On the other hand, you may, even in your young years, have come to the conclusion that the universe is absurd, following no laws, or absurd laws. You may have observed bad things happening to good people, or good things happening to bad people, and you may have completely rejected the notion that character determines fate. In that case, you may find yourself bored with the traditional kind of story and your taste may take you out to the fringes. You may be more alternative, with a penchant for Franz Kafka or Samuel Beckett, or you may find yourself drawn to the kind of stories that don't sum up easily or offer easy answers to complex questions, stories that don't telegraph what you should think about them, stories that leave it to you to decide. "What happened?" is often a complex kind of question to answer after reading a story like that. ("Girl" by Jamaica Kinkaid comes to mind )
There are a few ways you can think about the characters you meet in a short story. Here's some new terms to consider:
POINT OF VIEW
CONCEPTS NOT SPECIFIC TO FICTION
Fiction, because it is a literary art, shares certain concepts with poetry and drama--
We'll detail these terms soon and fill in the definitions. But before we pursue that track, let's stick to the art of fiction in particular, and examine some ways in which writers themselves have tried to explain the art of the short story.
Notice how Poe refers to the short story as a "prose tale" or "prose narrative"-the modern nomenclature hasn't taken hold yet, and he refers to it in the language of his day. But Poe's understanding of the art of the short story is very specific and very different from the art of the "tale." Notice how he emphasizes the time factor: a short story should only require "a half hour to one or two hours" to read. He emphasizes that only then can we get the satisfaction of "totality," or enjoying a work in its totality. When we read something of this length we're less likely to become distracted-the soul of the reader will be "under the writer's control." Then Poe stresses that a short story should communicate a "single effect." Everything in the story-every word, every sentence, every image, every suggestion-should contribute to bringing about this effect on the reader.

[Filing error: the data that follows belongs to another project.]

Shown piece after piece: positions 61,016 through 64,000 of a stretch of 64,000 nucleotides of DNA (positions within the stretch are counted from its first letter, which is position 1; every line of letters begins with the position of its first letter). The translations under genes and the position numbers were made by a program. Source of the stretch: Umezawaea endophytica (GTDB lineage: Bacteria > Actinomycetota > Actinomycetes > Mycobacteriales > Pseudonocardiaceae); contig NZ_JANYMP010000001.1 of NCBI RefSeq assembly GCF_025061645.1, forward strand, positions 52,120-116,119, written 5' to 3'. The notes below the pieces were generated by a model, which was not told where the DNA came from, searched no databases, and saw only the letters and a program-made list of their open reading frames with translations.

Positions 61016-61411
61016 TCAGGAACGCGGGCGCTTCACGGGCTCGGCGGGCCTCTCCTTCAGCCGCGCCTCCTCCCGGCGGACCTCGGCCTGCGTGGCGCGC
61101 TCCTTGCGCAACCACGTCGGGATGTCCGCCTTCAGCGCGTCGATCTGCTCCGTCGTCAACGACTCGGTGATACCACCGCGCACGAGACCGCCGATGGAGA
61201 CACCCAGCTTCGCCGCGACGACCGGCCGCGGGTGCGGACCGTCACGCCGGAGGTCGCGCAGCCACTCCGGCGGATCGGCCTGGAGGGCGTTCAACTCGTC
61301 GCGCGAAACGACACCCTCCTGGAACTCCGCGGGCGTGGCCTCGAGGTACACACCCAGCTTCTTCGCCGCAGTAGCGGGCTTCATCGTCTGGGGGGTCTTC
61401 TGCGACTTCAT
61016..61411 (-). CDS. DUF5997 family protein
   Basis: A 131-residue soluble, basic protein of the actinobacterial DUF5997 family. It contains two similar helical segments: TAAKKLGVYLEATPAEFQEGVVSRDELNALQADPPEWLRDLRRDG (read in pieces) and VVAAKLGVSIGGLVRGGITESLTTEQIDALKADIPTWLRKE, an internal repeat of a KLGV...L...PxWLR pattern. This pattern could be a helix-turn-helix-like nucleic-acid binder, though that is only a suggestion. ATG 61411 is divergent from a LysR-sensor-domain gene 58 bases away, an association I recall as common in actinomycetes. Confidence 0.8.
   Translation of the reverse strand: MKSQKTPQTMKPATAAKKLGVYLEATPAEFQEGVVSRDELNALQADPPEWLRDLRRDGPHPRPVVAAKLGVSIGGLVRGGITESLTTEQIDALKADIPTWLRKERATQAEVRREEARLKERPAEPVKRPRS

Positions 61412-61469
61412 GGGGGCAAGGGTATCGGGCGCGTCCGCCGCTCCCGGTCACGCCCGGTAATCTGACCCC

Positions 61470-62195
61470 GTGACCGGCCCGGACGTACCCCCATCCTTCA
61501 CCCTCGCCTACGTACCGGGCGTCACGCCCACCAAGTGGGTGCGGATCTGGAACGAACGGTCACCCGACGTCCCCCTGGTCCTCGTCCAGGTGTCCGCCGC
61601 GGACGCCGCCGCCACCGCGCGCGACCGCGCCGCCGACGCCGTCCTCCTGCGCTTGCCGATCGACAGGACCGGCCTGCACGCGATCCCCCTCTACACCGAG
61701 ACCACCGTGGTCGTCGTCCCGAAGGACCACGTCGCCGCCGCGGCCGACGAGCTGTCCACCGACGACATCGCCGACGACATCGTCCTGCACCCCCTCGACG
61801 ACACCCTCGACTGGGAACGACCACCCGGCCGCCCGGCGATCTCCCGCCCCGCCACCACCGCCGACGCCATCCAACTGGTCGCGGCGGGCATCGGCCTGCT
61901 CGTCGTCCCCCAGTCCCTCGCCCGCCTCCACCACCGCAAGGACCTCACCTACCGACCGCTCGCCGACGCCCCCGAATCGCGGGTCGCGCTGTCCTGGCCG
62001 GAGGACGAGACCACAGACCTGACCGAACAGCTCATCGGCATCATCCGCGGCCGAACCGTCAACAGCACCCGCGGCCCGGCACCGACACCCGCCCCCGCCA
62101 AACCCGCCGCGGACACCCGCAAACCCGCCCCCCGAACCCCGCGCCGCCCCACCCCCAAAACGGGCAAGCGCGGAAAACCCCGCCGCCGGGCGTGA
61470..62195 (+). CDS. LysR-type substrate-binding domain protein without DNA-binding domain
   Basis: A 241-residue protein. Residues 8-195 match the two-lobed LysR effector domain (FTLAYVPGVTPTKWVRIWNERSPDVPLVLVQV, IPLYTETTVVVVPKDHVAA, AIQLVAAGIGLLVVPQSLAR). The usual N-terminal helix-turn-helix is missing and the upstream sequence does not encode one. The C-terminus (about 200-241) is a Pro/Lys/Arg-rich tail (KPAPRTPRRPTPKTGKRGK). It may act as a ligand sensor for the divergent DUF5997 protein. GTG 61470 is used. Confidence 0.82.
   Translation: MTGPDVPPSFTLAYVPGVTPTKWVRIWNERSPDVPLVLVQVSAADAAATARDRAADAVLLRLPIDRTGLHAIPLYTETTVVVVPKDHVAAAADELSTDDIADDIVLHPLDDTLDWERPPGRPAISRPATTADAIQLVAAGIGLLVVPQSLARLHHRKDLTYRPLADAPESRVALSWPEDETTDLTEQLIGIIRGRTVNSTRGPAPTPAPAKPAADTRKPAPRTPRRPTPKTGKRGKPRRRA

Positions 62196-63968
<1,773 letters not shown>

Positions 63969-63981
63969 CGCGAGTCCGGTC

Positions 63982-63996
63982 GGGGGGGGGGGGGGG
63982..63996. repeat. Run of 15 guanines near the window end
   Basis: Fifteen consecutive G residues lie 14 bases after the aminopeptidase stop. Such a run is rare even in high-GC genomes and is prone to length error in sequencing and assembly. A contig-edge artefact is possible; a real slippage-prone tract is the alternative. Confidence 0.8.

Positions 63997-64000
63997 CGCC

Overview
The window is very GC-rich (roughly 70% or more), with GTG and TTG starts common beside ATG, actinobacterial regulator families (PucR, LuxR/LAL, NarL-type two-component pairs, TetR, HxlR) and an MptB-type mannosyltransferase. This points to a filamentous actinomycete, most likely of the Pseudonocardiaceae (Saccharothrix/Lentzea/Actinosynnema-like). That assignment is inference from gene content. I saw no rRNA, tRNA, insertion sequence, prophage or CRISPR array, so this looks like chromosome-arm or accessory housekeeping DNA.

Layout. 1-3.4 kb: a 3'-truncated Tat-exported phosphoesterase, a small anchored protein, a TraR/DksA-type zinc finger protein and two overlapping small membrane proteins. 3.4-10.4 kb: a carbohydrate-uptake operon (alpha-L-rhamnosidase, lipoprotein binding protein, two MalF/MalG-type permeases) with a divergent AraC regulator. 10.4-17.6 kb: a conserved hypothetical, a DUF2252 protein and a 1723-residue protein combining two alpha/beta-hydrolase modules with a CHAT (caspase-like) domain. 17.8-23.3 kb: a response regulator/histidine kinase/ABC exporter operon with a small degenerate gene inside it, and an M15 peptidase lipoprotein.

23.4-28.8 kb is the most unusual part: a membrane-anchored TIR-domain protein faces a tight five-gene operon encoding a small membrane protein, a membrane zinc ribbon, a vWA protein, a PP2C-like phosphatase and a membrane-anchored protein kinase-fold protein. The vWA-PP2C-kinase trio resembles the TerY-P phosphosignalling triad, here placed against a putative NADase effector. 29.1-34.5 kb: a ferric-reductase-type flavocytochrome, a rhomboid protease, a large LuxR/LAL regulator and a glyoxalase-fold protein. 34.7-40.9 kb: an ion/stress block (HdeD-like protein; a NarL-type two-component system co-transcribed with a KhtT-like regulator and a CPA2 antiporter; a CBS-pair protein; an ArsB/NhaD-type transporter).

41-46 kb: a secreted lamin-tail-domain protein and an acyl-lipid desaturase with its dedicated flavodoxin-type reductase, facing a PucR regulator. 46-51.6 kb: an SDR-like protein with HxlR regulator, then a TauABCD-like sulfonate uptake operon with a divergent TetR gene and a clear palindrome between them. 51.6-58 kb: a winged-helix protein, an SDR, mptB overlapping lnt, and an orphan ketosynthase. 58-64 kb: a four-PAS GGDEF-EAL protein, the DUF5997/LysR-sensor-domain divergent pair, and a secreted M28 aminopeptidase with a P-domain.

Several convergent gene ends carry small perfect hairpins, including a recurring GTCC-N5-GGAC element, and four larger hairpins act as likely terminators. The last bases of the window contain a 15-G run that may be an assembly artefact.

The way Poe insists on the primacy of "effect" is similar to the way Tim O'Brien describes the mission of fiction in his short piece "How To Tell A True War Story": "It comes down to gut instinct. A true war story, if truly told, makes the stomach believe." For O'Brien, fiction has a visceral effect on the reader, not just a mental or emotional one.
Another way of thinking about the way modern short stories work comes from the nineteenth century Russian practitioner, Anton Chekhov, who seems to be working out the difference, here, between the kind of moral tale that readers were familiar with and the more modern form that he himself helped to shape:
Chekhov argues here for a kind of story that invites the reader's own interpretation. He has introduced an anti-moralistic type of fiction that fixes the responsibility of moralizing on the reader rather than the writer. Many have interpreted Chekhov's statement here as his belief that the writer's responsibility is to "show" rather than "tell." And that the "art of the story" is in the showing, not the telling. No longer are events introduced by summary; they are recreated in vivid detail so that we can participate and draw our own conclusion about them. We aren't told by the narrator what to think about what's going on-we decide for ourselves. The writer's task is to give us enough of an experience to allow us to participate as fully as possible.
Directly related to this approach is Joseph Conrad's:
Let's jump to two well respected twentieth century writers: Ernest Hemingway and Raymond Carver. Notice how these two express ideas similar to Chekhov's and Conrad's. They are all interested in describing what they consider the "art" of the short story to be:
You can hear how many of these writers echo each other. There's almost complete consensus on a few key ideas about the artistry of the short story: (1) it communicates-a feeling, an idea, a moral; (2) it invites interpretation; (3) it encourages depth reading-to gain access to meaning that lies, as Carver and Hemingway suggest, beneath the surface, which is just the small visible tip of the iceberg; (4) it refrains from specific moralizing, encouraging readers to draw their own conclusions.
Although fiction writers leave a lot for the reader to infer, they do their fair share of guiding and shaping. More than likely, a work of literature will express a particular "vision" of the world or of life or of people (or of all of these) that's unique to that author. Consider how Toni Cade Bambara describes the purpose of her fiction: